It’s the end of the month- which means I’m handing over to the fabulous Nell Peters. This month’s blog is quite incredible- you have to read it! Where else could you read about notorious killers alongside a cockerel and Angela Lansbury?
Over to you Nell….
Thanks, Jenny, and hello everyone! Here we are again, happy as can be? It’s OK – I didn’t sing. Really; ask the neighbours, although you might want to wait until they’ve had their surgically-implanted earplugs removed.
One of the highlights for me this month has been the unexpected arrival of Vladimir – nothing to do with that rather scary Mr Putin, the Russian President who refuses to keep his shirt on, or a champion in something called League of Legends. I have no idea what that is, so let’s move swiftly on. My Vladimir arrived in a classy gift wrap of plastic bag and now resides in the garden. I have another fowl!
But before anyone starts predicting murder most foul J, flying feathers and a bad case of feline indigestion, let me explain that Vladimir is a sculpted metal cockerel. Sons #3 and 4 gave him to me to soften the blow of losing Pavlova and Svetlana, whom I still miss – especially during my early morning garden strolls, when they would gambol up to me, noisily demanding food. The sons chose a black model over rusty red because it was closest to Svetlana’s plumage, and she was actually given to me, as opposed to Pavlova (a very attractive redhead) who turned up uninvited and decided to make herself at home – to rule the roost, as it were. As #4 said, ‘Let’s see how Killer Kat rocks this bad boy.’ So glad his school fees weren’t wasted…
30th September marks the birth in 1924 of Truman Streckfus Persons – you don’t get many of those to the pound – better known later as Truman Capote, the American novelist, screenwriter, playwright, and actor. You didn’t get an invitation to his birthday bash? Me neither – possibly because he didn’t have our addresses, or he’s using the excuse he’s been dead for a while (a mere thirty-two years, which is really no defence at all). Never mind, we’ll treat ourselves to a birthday Breakfast at Tiffany’s in his honour, shall we? Gluten free croissants for me, please – aka cardboard cut-outs of the real thing. And I mean cardboard. I bet Connie Gustafson didn’t have such a boring diet. Who she? The character Holly Golightly started life as Connie, became Holiday Golightly and – I imagine much to Audrey Hepburn’s relief – ended up as Holly G.
Capote was not averse to picking fights with others, one of whom was another celebrated US writer, Gore Vidal (bit of a competition for the weirdest name going on here, although Gore was born Eugene, so cheated a bit) – a man equally famous for his own feuds. Capote once said of Vidal, ‘I’m always sad about Gore – very sad that he has to breathe every day.’ To which Vidal retorted, ‘Truman made lying an art form – a minor art form.’ Boys, boys, less of the bitchy remarks! Play nicely, or I will have to rescind gobstopper privileges. It was Vidal who got the last laugh however, when Capote died many years before his own demise, and he described the death as, ‘A good career move.’ Meow! Probably just as well Twitter hadn’t been invented when they were at each other’s throats, or they’d never have written anything except 140 character insults.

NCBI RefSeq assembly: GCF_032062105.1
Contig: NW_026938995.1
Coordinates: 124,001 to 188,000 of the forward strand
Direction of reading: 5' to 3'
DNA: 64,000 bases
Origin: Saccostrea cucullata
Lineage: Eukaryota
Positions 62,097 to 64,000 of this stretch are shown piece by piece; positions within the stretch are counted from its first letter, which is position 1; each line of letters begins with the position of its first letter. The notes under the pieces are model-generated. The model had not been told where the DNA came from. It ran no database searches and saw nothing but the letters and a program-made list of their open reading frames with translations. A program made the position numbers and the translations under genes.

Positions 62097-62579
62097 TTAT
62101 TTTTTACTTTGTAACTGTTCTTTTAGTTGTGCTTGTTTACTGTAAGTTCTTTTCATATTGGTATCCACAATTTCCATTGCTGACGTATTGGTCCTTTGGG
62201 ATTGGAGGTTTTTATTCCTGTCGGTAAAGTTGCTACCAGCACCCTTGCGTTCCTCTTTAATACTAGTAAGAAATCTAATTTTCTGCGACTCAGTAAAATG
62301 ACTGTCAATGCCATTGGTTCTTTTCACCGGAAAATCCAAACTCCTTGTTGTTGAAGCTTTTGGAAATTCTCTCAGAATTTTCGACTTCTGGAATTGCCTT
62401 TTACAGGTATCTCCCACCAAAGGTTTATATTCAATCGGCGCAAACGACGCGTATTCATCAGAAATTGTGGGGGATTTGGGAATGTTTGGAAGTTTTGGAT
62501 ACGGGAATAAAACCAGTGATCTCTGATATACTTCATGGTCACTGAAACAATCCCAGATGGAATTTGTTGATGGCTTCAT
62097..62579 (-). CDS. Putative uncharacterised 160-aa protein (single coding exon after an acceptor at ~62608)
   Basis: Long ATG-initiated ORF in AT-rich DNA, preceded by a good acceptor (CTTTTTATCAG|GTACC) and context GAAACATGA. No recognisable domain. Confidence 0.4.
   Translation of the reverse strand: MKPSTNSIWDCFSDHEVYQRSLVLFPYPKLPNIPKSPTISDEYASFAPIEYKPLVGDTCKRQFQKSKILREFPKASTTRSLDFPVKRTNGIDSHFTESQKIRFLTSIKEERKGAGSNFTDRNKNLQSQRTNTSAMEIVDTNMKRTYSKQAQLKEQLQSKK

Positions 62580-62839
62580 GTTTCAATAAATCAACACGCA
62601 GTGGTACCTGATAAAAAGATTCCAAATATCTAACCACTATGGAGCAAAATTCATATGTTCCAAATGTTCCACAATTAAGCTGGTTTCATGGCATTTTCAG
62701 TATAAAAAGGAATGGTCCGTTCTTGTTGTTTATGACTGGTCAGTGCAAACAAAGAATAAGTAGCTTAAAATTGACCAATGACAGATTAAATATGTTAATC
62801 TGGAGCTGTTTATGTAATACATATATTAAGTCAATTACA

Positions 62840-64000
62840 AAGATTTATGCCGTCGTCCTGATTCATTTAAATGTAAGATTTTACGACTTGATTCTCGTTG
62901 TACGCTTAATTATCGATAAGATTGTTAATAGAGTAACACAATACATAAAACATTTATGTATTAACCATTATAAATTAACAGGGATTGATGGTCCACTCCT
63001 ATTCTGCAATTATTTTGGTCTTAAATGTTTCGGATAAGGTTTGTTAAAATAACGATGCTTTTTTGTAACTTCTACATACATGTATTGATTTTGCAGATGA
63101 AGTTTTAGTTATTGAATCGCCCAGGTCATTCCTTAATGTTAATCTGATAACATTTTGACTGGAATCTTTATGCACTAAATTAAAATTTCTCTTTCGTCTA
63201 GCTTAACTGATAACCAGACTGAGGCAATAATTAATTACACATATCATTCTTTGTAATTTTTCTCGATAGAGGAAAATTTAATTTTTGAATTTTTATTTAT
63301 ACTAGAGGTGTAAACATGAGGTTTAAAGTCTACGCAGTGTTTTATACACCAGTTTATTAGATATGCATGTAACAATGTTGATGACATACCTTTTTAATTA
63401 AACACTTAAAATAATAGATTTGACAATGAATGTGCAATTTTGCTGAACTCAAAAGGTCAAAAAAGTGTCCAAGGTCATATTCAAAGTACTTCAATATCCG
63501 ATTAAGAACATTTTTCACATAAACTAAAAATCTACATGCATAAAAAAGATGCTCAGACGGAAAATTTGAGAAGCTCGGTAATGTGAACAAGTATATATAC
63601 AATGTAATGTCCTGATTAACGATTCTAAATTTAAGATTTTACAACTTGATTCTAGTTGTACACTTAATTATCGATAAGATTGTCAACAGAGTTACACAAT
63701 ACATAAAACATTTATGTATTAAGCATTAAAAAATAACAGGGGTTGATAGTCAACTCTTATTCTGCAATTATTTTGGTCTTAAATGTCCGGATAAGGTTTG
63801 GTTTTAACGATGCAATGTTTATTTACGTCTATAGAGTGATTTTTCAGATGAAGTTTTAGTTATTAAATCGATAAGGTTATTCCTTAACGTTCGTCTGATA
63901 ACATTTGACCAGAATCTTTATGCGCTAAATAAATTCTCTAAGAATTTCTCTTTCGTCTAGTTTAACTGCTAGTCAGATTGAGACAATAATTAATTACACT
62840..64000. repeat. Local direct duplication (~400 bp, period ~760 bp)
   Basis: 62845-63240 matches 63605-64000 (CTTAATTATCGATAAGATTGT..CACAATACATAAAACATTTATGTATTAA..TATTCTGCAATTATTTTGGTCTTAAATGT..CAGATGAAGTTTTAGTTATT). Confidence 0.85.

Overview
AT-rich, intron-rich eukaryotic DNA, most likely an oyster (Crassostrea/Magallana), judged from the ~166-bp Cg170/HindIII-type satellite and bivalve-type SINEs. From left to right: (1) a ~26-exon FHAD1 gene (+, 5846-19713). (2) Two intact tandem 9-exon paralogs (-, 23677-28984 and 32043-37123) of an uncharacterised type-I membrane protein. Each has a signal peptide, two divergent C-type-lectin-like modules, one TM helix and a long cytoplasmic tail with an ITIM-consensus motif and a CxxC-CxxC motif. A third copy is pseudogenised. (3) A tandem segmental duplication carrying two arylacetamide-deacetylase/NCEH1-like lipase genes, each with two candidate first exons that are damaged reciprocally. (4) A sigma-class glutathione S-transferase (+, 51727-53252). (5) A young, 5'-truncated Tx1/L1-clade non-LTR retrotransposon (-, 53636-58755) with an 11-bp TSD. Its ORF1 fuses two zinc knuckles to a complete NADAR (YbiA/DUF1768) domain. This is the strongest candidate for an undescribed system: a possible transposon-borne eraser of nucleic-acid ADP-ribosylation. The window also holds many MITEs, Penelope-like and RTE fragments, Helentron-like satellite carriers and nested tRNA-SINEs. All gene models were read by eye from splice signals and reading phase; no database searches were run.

What else has happened on this day over the years? I’m so glad you asked.
My favourite event – and only because I have the most basic (some might say truly pathetic) sense of humour – is that Samuel Slocum patented the stapler in 1841. Now, I’ve never actually seen the TV programme Are You Being Served? just occasional excerpts – but even I know about Mrs Slocum’s pussy. So, apologies to Samuel S for not affording his magnificent invention the deference it deserves, and will everyone else please excuse me for a moment while I drag my mind from the smut gutter. Thank you.
Sticking with that oblique reference to broadcasting, in 1967, BBC Radio 1 hit the airwaves, launched with Tony Blackburn’s melodious tones and Flowers in the Rain, sung by The Move. (I now have the damned song rattling around my head!) I imagine all the ex-pirate DJs from Radios Caroline (as in Kennedy) and London that the Beeb employed for their new station, were mighty happy to have their feet back on terra firma at last – rampant seasickness can’t be too good for the creative juices. I wonder how many of those DJs are still around – and of those who have popped their clogs, how many were buried at sea for old times’ sake. Just asking.
During various decades, The Flintstones, The Jerry Springer Show and Murder She Wrote debuted on this day. I love MSW – if I turn it on, it’s guaranteed to send #3 son scurrying for the sanctity of his room and his mega-huge TV, to watch something decent on Sky. Result! Awful mother? Me? Not at all! He returned to live rent free at the happy homestead for an agreed three month period over a year ago, ergo I have the patience of a saint – and if I briefly have to watch Angela Lansbury galumphing around righting wrongs, while everyone else in Cabot Cove meets a sticky end, to achieve a whole evening of peace and quiet, then so be it. Love or hate the programme, you have to admire the actress herself – almost ninety-one and still treading the boards. Only two years ago she played the eccentric medium Madame Arcati in a London production of Noel Coward’s Blithe Spirit, to great acclaim. Way da go, Angela!